Break the Mirror
In the morning
After taking cold shower
—–what a mistake—–
I look at the mirror.
There, a funny guy,
Grey hair, white beard, wrinkled skin,
—–what a pity—–
Poor, dirty, old man!
He is not me, absolutely not.
Land and life
Fishing in the ocean
Sleeping in the desert with stars
Building a shelter in mountains
Farming the ancient way
Singing with coyotes
Singing against nuclear war-
I’ll never be tired of life.
Now I’m seventeen years old,
Very charming young man.
I sit down in lotus position,
Meditating, meditating for nothing.
Suddenly a voice comes to me:
To stay young,
To save the world,
Break the mirror.”
Nanao Sakaki from the book, Break the Mirror, Blackberry Books
I love this poem.
When I was going through chemotherapy, I found it disconcerting when I saw my face reflected in a mirror. Who was this person? Where was the one I recognized as me? It was more than the absence of hair that bothered me. Rather, it was something about my eyes. I couldn’t see myself there, which I noticed after the first round of chemo and more so as treatments continued. I remember questioning myself: Whose eyes are these? Is this me?
In the beginning, after my hair fell out and my head was shaved, I made a point to look in mirrors. I didn’t want to be startled by myself or be afraid when I caught a sudden glimpse in a mirror. I quickly adjusted to my loss of hair, but it took months for me to spot my spirit, which was no longer reflected in the mirror. At that time, I knew someone who had a transformative holiday when she spent an entire summer on a boat. It was not the boat that was significant but the fact that the boat had no mirrors. For two full mirror – free months she was intact, whole, and good enough. She declared it a highlight in her life.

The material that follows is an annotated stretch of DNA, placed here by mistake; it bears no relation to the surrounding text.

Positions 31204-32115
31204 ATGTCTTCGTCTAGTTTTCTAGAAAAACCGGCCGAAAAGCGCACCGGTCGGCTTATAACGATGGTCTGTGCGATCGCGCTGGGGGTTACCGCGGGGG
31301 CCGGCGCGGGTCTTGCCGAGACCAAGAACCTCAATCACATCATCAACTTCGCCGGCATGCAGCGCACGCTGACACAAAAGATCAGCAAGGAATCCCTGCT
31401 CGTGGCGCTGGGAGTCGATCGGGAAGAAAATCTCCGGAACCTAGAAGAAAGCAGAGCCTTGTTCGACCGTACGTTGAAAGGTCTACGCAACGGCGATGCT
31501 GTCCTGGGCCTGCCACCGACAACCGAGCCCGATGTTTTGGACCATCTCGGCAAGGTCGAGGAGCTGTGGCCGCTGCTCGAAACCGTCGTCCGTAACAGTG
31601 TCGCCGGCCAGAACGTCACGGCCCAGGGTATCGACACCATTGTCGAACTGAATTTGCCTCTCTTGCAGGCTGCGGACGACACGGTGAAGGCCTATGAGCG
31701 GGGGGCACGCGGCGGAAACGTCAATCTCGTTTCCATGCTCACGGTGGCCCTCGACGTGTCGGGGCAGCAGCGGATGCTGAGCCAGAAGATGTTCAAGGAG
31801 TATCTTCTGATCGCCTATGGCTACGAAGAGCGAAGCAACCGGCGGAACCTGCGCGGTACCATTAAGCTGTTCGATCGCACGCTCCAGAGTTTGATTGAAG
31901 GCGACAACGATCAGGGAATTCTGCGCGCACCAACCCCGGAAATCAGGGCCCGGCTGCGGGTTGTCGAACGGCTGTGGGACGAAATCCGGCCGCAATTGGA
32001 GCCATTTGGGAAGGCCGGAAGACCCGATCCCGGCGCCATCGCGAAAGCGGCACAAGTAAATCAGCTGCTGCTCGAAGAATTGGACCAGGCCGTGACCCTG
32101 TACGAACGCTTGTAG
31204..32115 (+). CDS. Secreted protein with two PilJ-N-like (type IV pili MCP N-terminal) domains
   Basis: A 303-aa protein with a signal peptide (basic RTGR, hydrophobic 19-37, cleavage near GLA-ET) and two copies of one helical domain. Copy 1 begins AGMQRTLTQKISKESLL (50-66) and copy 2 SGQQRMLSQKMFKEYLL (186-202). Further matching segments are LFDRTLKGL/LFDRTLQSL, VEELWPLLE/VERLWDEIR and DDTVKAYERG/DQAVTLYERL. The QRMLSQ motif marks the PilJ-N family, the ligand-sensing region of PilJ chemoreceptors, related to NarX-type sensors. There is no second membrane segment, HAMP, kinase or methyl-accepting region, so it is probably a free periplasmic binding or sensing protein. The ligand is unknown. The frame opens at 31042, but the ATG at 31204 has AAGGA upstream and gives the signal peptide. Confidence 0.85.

I am not suggesting that we break our mirrors, but I too learned that I am not just what I see reflected back at me. Maybe we all could use a mirror break from time to time. May we all learn to look at ourselves and each other, beyond our skin and hair and see the true nature of what lies beyond them.
A deep bow to Sakaki, for this poem. Nanao Sakaki died in Japan at the age of 85. (1923-2008)
Note 1:) This poem popped into my mind tonight and truthfully, this is the way I often write my blog. I discovered this poem in 2008 around the time my hair was coming out and I put it on my old Joyful Wrecks blog immediately. The last time I reprinted it and with permission, was in the ToDo Institute Quarterly, Thirty Thousand Days.
Note 2:) I zoomed into Wellspring Calgary today for another joy-filled and gratitude-filled webinar encounter with members, staff and volunteers.
Note 3:) On my daughter’s block we had a lobster porch party tonight. This is an old neighbourhood in the Glebe where most houses have porches, and those porches are loved even more during this time of Covid-19. It was great fun, excellent lobster and all I had to do was show-up. That was happiness.
Note 4:) Thank you for stopping by. I wish I could greet you in person but I am grateful and honoured to meet you here once a week. Stay safe and enjoy your life. This is not a contradictory statement. Both are possible. Warmest regards, Trudy